Another Aside: Openshift
I remember using Red Hat Openshift for a project long ago and remember / have read that its priced pretty low. However, I had some difficulty revisiting it recently. Apparently my account is in a weird state that needs a “complete profile” which, when I complete it, it sends me back to do it all over again. Soooo… Not going to explore that until they sort that out.
One More: Amazon AWS Free Tier
Someone will also invariably offer the Amazon Free tier as an opiton for cheap hosting. However, this is only available for 12 months for EC2, (I’ve been using AWS for much longer than this so that ship has sailed.) Someone may also mention just creating new / multiple accounts, etc. but again then, we’re back to tom foolery.
Amazon AWS also offers some “Always Free Tier” options such as Lambda, Dynamo DB, Amazon SNS, etc. but I haven’t really explored it. It seems like you could likely add some back-end functionality to your static site for free / cheap through Lamda and Dynamo DB so if that is something you may be interested in, you can find more information on Amazon AWS free tier services here.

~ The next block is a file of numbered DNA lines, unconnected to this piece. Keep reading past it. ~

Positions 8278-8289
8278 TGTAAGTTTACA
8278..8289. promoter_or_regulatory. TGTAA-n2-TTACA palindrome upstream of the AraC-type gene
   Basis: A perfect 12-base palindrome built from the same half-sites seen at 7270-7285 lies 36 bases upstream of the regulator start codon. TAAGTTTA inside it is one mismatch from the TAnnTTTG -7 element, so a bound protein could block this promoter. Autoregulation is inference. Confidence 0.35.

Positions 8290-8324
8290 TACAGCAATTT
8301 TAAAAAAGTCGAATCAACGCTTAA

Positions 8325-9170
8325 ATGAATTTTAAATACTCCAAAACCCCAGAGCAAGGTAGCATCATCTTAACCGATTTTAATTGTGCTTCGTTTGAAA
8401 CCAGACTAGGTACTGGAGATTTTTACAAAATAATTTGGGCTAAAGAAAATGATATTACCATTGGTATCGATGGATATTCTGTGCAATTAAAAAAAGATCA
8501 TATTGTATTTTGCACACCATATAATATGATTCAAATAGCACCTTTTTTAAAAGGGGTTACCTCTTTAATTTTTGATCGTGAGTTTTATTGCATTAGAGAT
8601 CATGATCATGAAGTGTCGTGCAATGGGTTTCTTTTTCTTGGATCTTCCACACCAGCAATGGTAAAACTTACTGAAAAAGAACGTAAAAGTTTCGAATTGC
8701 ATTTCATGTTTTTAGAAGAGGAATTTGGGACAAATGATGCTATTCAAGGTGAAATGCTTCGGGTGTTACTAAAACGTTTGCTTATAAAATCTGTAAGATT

Language / Frameworks
I noticed that it seems that the most common type of web site e.g Wordpress, Drupal, etc. and PHP as a language, have the most options for easy deployment with minimal configuration for cheap. It seems like Java, Ruby, etc. cost more unless you are willing to install and configure things yourself. For example, you can easily deploy a Java war file on Amazon Elasticbeanstalk almost as easily as Heroku. However, when you add in an RDS database instance you are going to be looking at at least $25 a month to run the app. When compared to a Drupal one-click install, or a PHP Laravel app running on a LAMP stack, programming languages and frameworks beyond PHP don’t seem to have cheap hosting options like PHP based apps do.
So that pretty much rounds out the options I’ve found for cheap hosting. Hopefully you’ve found this helpful and learned some ways to save yourself some money hosting small sites for yourself or your clients.